Date of Award
Memory forensics is increasingly used to detect and analyze sophisticated malware. In the last decade, major advances in memory forensics have made analysis of kernel-level malware straightforward. Kernel-level malware has been favored by attackers because it essentially provides complete control over a machine. This has changed recently as operating systems vendors now routinely enforce driving signing and strategies for protecting kernel data, such as Patch Guard, have made userland attacks much more attractive to malware authors.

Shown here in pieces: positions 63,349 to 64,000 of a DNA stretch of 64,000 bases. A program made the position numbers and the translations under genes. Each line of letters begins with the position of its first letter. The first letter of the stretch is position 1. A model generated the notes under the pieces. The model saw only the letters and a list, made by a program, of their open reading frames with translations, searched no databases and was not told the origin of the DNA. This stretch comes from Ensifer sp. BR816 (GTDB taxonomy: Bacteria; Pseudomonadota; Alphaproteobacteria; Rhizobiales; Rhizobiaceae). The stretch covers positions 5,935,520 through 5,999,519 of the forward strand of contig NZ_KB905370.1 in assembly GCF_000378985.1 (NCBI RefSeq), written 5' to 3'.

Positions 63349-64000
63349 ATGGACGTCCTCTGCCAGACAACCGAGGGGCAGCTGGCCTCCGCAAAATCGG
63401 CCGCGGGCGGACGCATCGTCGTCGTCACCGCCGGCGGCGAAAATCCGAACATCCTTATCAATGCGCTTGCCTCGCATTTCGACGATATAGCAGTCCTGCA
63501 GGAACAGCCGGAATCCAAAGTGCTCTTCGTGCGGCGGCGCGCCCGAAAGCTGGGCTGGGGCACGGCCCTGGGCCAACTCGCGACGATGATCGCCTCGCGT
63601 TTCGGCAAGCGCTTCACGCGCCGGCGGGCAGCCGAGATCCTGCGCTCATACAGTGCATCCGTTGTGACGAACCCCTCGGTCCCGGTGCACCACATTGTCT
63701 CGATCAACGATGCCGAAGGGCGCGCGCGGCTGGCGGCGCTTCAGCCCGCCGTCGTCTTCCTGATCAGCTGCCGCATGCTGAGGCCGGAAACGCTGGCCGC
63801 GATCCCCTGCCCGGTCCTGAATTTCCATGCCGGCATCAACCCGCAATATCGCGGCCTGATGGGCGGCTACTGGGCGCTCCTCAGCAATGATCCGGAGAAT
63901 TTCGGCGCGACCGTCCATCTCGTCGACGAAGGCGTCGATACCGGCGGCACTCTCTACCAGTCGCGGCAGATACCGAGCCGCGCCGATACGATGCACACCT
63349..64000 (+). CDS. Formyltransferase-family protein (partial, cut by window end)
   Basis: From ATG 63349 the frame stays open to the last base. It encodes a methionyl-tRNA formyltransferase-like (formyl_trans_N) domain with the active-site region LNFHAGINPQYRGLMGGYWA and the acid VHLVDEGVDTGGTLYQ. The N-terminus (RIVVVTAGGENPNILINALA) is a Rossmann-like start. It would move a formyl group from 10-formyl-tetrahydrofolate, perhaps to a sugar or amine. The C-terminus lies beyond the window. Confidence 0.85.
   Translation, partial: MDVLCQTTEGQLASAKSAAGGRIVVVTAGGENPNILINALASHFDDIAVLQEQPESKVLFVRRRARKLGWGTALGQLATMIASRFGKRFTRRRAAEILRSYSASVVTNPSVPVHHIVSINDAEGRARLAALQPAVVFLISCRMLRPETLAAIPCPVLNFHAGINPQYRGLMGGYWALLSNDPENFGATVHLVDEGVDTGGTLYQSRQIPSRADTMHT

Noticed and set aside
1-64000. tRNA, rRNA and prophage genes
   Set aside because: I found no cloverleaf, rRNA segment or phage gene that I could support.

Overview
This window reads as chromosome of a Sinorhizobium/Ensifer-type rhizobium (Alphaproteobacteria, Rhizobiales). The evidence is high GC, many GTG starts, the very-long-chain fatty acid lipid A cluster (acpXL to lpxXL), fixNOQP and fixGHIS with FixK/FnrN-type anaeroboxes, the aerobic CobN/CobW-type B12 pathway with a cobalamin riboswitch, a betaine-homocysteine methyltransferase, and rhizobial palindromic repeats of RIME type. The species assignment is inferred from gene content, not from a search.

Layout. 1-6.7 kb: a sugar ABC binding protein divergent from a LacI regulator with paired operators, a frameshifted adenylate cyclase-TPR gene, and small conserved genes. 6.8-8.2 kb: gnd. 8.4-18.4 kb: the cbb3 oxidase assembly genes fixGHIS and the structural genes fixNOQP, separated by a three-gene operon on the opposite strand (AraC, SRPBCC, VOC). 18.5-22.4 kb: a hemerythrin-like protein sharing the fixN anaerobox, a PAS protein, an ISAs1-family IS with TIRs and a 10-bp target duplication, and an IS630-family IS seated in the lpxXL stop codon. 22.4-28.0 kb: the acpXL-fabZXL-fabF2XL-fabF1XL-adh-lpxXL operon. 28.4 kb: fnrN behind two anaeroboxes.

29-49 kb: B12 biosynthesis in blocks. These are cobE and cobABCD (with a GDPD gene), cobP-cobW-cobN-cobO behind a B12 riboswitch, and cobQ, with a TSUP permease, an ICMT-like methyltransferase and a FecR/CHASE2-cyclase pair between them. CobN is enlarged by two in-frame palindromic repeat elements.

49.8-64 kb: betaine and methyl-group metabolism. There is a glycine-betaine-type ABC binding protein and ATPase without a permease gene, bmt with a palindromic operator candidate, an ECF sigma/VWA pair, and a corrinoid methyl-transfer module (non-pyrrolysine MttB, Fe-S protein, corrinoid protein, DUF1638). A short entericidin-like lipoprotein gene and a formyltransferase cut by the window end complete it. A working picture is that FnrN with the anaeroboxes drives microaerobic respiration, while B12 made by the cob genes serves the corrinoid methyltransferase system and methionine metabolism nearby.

In this thesis, new techniques for detecting userland malware written in Objective-C on Mac OS X are presented. As the thesis illustrates, Objective-C provides a rich set of APIs that malware uses to manipulate and steal data and to perform other malicious activities. The novel memory forensics techniques presented in this thesis deeply examine the state of the Objective-C runtime, identifying a number of suspicious activities, from keystroke logging to pointer swizzling.
Case, Andrew, "Detecting Objective-C Malware through Memory Forensics" (2016). University of New Orleans Theses and Dissertations. 2132.